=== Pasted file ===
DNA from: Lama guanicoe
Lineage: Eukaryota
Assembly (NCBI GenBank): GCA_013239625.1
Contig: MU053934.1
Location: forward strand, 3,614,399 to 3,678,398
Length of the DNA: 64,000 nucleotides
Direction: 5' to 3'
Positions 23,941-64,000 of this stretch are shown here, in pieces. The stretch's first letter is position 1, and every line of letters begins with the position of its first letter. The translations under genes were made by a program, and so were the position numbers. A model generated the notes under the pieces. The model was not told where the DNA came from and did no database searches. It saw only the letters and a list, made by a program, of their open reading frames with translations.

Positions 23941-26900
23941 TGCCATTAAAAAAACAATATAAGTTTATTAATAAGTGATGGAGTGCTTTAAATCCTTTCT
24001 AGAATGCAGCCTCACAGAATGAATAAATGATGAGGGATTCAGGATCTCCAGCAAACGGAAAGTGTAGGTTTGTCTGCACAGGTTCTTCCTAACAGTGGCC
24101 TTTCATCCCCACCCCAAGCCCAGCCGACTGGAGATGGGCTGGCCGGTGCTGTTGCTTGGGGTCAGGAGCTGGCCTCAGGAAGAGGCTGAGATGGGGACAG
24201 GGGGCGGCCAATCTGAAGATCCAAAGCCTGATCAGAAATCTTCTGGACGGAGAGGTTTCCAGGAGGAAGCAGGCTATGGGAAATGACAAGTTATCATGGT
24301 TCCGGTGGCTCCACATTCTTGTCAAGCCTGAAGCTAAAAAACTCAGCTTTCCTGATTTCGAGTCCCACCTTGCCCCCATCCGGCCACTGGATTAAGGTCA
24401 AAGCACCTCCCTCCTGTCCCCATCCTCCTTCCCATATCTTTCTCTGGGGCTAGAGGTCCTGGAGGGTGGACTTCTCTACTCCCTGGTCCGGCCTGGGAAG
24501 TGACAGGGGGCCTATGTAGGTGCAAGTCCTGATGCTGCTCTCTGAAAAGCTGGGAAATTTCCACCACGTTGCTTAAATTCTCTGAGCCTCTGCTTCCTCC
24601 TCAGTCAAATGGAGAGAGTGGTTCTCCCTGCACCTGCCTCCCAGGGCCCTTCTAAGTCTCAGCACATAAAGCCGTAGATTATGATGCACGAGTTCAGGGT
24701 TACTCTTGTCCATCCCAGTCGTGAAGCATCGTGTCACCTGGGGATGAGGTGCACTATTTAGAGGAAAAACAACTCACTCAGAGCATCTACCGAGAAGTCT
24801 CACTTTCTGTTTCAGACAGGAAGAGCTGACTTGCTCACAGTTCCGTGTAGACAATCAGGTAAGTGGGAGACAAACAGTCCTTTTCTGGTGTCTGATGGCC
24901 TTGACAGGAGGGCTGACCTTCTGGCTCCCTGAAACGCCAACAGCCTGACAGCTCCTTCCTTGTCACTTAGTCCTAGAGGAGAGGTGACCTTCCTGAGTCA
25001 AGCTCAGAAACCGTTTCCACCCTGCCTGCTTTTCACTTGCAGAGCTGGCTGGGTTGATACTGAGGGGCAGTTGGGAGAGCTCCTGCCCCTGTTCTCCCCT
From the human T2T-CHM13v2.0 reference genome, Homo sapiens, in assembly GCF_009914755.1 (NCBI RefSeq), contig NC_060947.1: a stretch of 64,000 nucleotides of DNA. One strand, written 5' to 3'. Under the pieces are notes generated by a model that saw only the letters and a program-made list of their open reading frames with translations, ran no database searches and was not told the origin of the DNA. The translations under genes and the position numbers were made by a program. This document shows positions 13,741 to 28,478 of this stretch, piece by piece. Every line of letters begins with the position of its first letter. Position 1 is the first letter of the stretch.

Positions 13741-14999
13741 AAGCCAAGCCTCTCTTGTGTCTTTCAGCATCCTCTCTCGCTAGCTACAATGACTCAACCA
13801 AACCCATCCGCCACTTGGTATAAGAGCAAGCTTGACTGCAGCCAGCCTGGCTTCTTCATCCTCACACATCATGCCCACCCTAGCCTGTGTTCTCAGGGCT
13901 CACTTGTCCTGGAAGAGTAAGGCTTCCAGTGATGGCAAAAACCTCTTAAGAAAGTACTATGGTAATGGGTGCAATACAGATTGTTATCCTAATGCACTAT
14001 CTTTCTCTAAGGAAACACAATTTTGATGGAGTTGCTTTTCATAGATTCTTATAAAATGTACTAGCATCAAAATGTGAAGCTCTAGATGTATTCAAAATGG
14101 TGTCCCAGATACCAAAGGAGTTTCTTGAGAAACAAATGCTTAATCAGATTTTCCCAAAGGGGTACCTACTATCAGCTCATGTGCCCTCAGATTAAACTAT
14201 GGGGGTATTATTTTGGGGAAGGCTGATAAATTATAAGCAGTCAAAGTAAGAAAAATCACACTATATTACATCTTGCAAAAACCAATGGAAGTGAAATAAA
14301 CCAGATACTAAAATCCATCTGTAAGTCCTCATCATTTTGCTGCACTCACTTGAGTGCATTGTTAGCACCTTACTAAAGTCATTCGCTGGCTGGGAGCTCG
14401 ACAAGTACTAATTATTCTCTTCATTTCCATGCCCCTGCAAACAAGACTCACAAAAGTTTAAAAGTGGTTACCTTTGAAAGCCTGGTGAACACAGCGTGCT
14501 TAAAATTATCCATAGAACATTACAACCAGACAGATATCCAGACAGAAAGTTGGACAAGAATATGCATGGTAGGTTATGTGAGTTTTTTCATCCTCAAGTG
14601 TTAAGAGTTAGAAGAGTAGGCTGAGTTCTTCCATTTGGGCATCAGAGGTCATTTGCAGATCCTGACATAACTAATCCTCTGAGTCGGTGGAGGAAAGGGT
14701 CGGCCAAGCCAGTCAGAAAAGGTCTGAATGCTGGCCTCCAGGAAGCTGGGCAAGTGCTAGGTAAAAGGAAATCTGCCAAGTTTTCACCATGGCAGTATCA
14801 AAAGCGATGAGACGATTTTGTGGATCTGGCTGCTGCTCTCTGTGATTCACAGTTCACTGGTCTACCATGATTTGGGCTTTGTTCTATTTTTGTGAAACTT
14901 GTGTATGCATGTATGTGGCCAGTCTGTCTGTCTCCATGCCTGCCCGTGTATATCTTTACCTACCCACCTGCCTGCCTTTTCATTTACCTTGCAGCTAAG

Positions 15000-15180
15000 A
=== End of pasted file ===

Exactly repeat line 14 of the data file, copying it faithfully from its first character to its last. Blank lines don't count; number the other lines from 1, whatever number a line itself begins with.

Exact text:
24301 TCCGGTGGCTCCACATTCTTGTCAAGCCTGAAGCTAAAAAACTCAGCTTTCCTGATTTCGAGTCCCACCTTGCCCCCATCCGGCCACTGGATTAAGGTCA